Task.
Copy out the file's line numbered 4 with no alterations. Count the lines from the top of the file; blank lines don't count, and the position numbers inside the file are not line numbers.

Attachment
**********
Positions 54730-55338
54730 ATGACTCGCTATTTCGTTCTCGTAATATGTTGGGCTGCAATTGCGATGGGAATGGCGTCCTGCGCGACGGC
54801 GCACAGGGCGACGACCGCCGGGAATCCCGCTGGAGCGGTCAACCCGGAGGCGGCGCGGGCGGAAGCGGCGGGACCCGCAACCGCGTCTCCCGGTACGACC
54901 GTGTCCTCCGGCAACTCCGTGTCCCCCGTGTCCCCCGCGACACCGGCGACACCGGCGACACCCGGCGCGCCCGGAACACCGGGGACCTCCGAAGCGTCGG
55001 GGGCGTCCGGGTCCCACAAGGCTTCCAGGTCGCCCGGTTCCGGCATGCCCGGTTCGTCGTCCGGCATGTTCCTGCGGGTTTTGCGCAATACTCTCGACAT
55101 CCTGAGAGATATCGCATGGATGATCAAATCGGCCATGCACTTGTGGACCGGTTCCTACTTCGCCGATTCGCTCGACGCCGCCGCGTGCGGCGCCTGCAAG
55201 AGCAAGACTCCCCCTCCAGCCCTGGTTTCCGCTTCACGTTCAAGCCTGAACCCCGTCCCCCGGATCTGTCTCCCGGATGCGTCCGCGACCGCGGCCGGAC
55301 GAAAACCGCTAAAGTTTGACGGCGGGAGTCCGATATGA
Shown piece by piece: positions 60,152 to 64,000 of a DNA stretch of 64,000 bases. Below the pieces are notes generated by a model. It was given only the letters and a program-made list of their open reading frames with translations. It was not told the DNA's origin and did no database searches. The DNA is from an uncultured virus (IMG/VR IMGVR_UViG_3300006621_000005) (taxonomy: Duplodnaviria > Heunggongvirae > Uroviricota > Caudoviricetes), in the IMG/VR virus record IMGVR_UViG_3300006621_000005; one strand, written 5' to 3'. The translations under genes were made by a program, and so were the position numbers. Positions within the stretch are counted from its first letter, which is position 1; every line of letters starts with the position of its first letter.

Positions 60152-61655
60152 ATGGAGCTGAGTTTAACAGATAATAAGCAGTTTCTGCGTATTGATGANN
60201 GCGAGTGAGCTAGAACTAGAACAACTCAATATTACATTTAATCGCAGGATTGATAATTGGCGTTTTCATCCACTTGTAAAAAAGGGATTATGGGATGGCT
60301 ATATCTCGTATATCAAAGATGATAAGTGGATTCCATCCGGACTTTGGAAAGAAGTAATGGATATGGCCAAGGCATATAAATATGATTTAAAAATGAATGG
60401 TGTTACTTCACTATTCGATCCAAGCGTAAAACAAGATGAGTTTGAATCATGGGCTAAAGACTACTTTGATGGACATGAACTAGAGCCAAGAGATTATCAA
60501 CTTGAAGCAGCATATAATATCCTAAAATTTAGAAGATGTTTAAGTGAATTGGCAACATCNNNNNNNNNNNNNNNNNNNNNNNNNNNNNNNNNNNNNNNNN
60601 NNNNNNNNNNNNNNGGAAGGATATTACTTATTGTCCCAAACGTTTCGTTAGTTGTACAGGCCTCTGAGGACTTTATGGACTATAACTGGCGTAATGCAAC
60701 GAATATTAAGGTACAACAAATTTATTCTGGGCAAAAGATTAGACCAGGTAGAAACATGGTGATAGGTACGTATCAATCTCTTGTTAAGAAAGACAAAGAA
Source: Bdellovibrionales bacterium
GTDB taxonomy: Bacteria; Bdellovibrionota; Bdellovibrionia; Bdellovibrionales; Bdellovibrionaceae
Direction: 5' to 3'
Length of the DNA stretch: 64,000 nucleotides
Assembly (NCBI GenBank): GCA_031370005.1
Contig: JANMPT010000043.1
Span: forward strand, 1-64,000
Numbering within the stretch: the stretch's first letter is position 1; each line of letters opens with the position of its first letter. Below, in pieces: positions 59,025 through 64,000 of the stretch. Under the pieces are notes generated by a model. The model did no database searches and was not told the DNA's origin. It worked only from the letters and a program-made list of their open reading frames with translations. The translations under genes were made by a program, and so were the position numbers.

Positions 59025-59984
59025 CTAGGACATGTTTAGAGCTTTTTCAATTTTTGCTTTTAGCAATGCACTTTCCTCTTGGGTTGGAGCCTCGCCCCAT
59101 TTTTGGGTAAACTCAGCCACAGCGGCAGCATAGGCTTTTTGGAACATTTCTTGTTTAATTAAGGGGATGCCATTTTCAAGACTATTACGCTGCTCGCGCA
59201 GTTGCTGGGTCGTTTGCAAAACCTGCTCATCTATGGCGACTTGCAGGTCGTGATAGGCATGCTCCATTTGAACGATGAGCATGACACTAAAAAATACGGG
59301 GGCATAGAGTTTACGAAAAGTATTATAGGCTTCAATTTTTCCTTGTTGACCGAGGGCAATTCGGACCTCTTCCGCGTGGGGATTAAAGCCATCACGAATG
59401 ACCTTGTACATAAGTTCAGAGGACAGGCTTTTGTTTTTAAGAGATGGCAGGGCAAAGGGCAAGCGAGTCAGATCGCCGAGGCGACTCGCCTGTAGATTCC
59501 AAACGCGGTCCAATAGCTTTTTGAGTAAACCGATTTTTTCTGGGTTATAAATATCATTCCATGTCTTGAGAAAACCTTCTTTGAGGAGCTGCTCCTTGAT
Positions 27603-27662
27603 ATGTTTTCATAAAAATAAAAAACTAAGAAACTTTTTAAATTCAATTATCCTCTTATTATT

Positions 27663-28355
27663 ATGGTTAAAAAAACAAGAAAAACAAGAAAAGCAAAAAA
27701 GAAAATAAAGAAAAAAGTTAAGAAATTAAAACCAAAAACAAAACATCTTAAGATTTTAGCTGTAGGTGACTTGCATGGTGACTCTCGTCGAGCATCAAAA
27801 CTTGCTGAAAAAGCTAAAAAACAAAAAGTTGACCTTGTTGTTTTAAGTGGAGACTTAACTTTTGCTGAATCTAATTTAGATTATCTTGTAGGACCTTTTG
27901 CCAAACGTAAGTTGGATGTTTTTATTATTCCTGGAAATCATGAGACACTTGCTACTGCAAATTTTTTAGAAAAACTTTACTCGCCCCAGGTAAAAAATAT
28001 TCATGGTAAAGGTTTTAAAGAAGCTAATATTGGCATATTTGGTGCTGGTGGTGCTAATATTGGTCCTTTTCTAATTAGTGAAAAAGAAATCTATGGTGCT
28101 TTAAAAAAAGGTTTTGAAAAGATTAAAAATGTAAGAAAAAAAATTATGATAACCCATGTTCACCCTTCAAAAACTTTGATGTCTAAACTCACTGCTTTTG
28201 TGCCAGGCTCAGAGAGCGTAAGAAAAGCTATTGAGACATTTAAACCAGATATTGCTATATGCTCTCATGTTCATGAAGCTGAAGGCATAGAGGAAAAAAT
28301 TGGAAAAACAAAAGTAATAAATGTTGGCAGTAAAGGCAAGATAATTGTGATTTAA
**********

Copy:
54901 GTGTCCTCCGGCAACTCCGTGTCCCCCGTGTCCCCCGCGACACCGGCGACACCGGCGACACCCGGCGCGCCCGGAACACCGGGGACCTCCGAAGCGTCGG